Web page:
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Acknowledgments

This work was supported by the Department of Veterans Affairs, the Veterans Health Administration, Health Services Research, and Development Service QUERI grant nos. CPI99-126 and CPI01-141 (PI: B. Doebbeling), and partially supported by HSR&D Center grant no. HFP 04-148. Part of Dr. Chou's time was supported by the Veterans Research and Education Foundation of the Oklahoma City VA. Dr. Vaughn's time for this work was partially supported by the Center for Research on the Implementation of Innovative Strategies in Practice, VA Iowa City, VA Health Care System. The authors thank all clinicians in the study for their participation and for the assistance of the Center of Excellence staff at the Roudebush VA Medical Center in Indianapolis. An earlier version of this work was presented at the 9th Annual Health Organizations Research Association Conference. The opinions expressed are those of the authors and do not necessarily reflect those of the Department of Veterans Affairs.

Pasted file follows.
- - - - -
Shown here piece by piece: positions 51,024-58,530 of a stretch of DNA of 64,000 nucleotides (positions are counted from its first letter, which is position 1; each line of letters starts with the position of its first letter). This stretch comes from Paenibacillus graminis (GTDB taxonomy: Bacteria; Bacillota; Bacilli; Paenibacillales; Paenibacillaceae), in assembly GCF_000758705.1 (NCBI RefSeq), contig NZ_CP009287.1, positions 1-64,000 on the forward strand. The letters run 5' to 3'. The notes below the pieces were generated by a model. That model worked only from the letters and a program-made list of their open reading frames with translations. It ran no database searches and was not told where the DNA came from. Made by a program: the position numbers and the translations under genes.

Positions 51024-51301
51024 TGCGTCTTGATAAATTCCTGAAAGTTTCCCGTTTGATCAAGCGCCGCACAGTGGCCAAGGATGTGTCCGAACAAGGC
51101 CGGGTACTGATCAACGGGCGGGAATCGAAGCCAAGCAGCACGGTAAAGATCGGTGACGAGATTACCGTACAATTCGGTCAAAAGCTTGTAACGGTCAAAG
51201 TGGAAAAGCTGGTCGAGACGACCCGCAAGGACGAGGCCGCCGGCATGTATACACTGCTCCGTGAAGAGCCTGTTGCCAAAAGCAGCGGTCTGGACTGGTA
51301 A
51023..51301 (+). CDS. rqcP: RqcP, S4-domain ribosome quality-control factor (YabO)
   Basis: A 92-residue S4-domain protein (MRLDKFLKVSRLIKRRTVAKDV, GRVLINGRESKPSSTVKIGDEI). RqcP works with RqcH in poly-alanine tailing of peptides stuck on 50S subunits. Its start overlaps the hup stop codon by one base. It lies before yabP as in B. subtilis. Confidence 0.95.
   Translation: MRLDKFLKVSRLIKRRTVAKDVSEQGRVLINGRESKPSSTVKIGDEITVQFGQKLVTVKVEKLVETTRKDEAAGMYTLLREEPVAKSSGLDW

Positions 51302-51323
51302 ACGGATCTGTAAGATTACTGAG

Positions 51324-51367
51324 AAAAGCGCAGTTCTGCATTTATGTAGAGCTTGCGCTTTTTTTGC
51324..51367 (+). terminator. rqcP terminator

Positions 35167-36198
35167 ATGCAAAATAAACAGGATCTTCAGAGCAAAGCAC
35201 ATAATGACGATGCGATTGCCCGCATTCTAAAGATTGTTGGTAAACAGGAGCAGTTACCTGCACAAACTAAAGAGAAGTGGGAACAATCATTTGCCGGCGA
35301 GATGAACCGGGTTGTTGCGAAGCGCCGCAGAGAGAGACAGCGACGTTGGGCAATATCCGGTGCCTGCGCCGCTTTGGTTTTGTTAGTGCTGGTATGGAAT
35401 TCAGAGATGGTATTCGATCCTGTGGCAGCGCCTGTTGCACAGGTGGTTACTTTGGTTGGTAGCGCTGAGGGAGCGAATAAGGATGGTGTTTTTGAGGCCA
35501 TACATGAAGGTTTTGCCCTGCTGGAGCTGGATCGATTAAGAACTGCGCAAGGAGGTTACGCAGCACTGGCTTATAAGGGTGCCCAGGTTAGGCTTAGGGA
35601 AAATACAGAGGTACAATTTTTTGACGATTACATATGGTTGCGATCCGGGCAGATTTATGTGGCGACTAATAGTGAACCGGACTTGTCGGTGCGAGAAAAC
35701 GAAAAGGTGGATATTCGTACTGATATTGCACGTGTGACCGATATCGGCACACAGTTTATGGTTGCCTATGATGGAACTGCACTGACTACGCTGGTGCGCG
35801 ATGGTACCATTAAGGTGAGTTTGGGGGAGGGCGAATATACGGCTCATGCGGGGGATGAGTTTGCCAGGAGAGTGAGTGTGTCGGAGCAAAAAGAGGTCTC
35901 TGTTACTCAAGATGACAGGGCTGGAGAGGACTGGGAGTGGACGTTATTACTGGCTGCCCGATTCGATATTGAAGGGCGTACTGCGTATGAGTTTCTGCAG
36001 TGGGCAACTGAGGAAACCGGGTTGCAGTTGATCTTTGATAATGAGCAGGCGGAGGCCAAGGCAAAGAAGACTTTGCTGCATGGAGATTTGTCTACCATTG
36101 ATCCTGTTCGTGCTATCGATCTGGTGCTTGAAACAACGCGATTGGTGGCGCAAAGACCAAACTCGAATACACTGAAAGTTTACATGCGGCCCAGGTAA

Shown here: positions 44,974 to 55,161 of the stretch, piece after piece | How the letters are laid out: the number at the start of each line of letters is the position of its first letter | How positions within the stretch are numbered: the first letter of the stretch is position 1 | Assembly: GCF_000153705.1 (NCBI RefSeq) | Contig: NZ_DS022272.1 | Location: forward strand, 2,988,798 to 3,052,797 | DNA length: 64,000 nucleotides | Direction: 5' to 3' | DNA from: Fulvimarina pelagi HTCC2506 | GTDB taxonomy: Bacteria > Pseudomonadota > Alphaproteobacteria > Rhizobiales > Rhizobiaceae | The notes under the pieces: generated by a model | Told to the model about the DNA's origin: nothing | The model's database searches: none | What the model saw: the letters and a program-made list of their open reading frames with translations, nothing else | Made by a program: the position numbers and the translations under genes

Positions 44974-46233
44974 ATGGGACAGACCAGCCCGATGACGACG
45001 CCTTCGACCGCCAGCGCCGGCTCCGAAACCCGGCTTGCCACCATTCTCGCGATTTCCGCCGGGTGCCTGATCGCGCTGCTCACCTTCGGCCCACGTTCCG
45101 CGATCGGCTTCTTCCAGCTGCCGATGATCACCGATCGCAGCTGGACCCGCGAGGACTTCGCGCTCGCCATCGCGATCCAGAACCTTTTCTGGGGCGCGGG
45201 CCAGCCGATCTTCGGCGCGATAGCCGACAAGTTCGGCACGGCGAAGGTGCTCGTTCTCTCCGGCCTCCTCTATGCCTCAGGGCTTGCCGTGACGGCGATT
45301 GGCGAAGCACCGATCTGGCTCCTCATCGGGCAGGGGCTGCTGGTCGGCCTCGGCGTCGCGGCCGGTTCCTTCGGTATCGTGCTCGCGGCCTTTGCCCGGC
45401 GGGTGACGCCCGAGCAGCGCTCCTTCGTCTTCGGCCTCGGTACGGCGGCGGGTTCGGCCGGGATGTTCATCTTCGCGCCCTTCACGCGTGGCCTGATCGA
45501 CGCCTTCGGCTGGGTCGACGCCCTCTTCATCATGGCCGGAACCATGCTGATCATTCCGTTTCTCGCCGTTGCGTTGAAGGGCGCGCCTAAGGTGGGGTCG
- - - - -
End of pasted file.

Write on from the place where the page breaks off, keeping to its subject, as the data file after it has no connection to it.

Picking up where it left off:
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Keywords:

clinical practice guidelines; depression; evidence-based practice; implementation; quality of care

© 2011 Lippincott Williams & Wilkins, Inc.